Surgical repair should be indicated for all complete tears or partial tears with functional dysfunction in active patients. The type of surgery will depend mostly on the height of the patellar tendon disruption.
Detachments of the patellar tendon at the inferior pole of the patella ( Fig. 33.1 ) should be reinserted into its native attachment. For this the most common technique involves drilling three vertically oriented 2- to 3-mm holes in the patella. Posteriorly, two or three Krakow sutures with nonabsorbable braided polyblend sutures should be performed as indicated in Fig. 33.2 . Finally, the suture ends (four to six) should exit the proximal border of the tendon. The sutures are then introduced through the drilled patellar tunnels. For this, any type of suture shuttling device, such as a Hewson passer or Kirschner wire (K-wire) with an eyelet, can be used. Then the sutures’ ends are tied between them with sutures exiting from other patellar tunnels as a bridge ( Fig. 33.3 ) at 30 degrees or more of knee flexion.
It is crucial to check the patellar height before the sutures are tied down. For this an intraoperative fluoroscopic evaluation comparing it with the contralateral knee is recommended. In case it is not possible to evaluate the contralateral knee with it at 45 degrees of flexion, the inferior pole of the patella might be right above the intercondylar notch.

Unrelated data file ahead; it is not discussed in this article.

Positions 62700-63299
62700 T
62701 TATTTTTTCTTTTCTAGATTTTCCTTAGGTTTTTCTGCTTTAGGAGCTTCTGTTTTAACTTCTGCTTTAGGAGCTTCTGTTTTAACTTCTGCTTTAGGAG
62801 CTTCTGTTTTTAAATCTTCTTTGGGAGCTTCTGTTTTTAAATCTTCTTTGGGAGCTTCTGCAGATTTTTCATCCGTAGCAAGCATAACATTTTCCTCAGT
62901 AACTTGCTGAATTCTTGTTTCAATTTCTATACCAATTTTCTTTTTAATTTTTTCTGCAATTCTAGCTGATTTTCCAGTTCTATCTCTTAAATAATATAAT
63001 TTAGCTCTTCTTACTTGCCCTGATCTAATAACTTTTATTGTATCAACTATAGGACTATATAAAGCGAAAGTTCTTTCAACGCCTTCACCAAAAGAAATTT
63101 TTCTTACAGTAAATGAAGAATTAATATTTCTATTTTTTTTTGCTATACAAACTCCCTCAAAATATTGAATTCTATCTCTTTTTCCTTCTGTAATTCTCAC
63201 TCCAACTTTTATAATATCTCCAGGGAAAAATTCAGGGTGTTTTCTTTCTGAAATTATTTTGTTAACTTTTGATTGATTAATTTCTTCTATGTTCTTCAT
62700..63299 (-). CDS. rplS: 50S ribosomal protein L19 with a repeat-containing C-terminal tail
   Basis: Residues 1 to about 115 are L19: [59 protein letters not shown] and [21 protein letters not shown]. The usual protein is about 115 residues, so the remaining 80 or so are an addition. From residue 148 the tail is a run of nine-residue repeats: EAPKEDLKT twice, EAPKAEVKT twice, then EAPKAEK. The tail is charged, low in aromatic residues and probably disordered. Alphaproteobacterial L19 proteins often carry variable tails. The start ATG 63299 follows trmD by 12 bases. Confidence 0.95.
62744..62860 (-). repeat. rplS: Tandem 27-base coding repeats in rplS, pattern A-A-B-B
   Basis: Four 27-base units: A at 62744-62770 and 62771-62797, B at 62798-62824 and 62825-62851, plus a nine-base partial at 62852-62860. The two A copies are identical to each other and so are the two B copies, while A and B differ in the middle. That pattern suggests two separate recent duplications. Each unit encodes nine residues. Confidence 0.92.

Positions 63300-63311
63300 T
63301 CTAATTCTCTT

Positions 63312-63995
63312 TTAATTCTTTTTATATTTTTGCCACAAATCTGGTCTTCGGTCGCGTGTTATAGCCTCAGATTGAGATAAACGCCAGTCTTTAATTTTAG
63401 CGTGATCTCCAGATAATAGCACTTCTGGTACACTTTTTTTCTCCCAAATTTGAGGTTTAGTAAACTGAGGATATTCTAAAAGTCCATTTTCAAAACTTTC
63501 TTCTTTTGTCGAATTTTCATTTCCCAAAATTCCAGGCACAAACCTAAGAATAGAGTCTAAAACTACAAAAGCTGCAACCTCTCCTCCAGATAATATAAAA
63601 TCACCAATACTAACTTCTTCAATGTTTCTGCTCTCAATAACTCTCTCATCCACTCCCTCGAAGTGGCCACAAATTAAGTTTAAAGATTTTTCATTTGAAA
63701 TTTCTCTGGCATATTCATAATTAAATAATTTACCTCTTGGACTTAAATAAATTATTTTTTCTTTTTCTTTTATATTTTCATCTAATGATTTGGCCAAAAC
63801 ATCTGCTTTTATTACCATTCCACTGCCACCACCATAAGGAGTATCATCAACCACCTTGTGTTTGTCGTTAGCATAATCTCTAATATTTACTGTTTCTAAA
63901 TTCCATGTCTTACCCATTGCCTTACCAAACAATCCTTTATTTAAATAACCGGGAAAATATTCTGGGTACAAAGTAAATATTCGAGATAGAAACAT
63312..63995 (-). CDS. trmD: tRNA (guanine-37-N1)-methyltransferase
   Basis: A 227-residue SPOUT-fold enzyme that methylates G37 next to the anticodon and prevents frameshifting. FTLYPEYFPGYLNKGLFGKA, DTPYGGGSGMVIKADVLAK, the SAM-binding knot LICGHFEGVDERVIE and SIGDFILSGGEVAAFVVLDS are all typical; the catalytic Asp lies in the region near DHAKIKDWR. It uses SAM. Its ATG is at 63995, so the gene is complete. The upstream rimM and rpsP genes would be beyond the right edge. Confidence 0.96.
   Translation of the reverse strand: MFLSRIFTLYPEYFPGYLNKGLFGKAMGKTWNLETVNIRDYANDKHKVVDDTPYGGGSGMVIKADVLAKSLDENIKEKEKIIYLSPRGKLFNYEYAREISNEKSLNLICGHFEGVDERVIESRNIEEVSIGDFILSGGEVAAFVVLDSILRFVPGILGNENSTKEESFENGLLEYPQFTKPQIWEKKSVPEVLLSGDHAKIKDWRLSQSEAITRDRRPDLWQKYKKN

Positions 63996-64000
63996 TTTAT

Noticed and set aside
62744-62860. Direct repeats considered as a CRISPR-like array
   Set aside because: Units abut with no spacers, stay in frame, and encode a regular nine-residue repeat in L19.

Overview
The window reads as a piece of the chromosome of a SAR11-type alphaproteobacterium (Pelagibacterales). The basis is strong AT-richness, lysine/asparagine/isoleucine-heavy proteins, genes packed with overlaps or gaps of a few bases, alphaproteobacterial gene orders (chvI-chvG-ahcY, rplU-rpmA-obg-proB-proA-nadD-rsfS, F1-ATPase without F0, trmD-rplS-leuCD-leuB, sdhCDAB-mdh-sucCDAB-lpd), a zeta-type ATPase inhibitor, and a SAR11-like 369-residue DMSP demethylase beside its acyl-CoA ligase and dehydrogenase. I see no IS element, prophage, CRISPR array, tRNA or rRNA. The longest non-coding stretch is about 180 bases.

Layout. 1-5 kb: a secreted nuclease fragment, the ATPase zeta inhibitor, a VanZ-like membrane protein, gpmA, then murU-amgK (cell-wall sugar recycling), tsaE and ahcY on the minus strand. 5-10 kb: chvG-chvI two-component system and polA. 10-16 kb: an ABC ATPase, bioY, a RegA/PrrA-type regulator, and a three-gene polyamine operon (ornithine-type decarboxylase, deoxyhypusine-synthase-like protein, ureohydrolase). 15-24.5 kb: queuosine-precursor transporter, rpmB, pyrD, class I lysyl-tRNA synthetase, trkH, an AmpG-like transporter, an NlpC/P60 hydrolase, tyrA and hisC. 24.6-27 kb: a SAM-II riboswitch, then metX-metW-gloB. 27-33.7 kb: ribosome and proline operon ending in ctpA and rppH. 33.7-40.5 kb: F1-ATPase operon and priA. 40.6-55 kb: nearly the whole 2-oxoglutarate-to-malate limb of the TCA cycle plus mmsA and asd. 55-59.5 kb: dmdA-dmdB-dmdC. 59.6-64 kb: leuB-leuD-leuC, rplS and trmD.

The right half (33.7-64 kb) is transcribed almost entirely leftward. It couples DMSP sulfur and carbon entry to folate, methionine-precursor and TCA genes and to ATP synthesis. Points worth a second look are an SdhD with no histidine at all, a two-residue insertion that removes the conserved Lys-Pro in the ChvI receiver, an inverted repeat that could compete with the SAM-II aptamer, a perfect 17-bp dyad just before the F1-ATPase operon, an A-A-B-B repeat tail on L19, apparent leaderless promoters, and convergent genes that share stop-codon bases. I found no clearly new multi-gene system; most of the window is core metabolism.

The use of a backup protection technique to protect the tendon repair is also recommended. This allows the patient to initiate the ROM immediately after the surgery. Different techniques have been described. These are classically fixed between 60 and 90 degrees of knee flexion. Classically a horizontal hole is reamed across the TT. An 18-gauge wire is passed through this hole and posteriorly passed through the middle of the quadriceps tendon proximal to the patella. It is important not to iatrogenically create patella baja with this surgical step. This backup protection can also be done with any type of nonabsorbable braided polyblend suture or with a 5-mm Mersilene tape (or other type of synthetic tape) following the same technique.
Another option for proximal patellar tendon rupture repair is the use of anchors. Two to three anchors fixed in the distal pole of the patella can be placed with four to six sutures that are used to create a Krakow suture technique (or similar) to finally approximate the proximal aspect of the tendon to its native insertion ( Fig. 33.4 ).